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Microsoft warns of 17-year-old dangerous vulnerability in Windows DNS Server

Microsoft on Tuesday cited a critical security vulnerability that has existed in the Windows DNS Server system 17 years ago, and has classified it as wormable, which means that single exploitation of the vulnerability can cause a chain reaction that allows the attacker to spread from one weak computer to another, without having to Any interaction from the victims.

“Windows DNS Server is a key component for networks,” Mechele Gruhn, director of Microsoft Security Program, explained in a post. Although it is not currently known if this security vulnerability was used in active attacks, it is necessary for customers to update Windows to address this vulnerability as soon as possible. ”

Researchers at Check Point discovered the security vulnerability in the Windows DNS Server and reported it to Microsoft in May. Left unchecked, it leaves Windows servers vulnerable to attack, however, Microsoft has confirmed that it has found no evidence that anyone has exploited the vulnerability.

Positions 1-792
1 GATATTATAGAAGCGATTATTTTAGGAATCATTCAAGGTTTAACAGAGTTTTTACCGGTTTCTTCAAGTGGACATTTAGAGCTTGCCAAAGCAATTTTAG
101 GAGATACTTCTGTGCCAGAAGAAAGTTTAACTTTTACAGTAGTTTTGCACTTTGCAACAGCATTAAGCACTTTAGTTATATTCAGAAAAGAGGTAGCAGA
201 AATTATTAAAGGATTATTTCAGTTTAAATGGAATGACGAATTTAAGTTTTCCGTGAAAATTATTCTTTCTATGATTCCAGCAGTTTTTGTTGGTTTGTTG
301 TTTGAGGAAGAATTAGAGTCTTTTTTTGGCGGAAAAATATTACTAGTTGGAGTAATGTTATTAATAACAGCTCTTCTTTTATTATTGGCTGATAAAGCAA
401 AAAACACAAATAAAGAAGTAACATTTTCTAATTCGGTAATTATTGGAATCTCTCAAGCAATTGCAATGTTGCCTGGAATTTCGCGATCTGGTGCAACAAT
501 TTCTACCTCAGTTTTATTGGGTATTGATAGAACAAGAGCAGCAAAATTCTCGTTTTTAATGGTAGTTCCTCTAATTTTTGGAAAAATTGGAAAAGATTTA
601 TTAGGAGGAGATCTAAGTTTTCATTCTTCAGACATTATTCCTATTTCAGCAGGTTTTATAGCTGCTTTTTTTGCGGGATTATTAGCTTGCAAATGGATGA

Microsoft launched a patch fix patch across all supported versions of Windows Server today, but it is now the responsibility of systems administrators who have to update servers as quickly as possible before cybercriminals build malware based on the vulnerability.

Omri Herscovici - Check Point vulnerability research team leader warns that "DNS server hacking is very dangerous." He added: “Never before have there been so few such loopholes. Every large or small organization that uses Microsoft’s infrastructure is exposed to significant security risks; If left unchecked. The risk would be a complete breach of the entire corporate network. This vulnerability has been in Microsoft code for more than 17 years. So finding it means that it's only natural to assume that someone else has already found it too. ”

Note that the regular Windows 10 operating system and other client versions are not affected by the vulnerability. It only affects Microsoft DNS Server implementation. Microsoft has launched a solution based on the Windows Registry system to protect against the vulnerability, in the event that officials are not able to update servers quickly.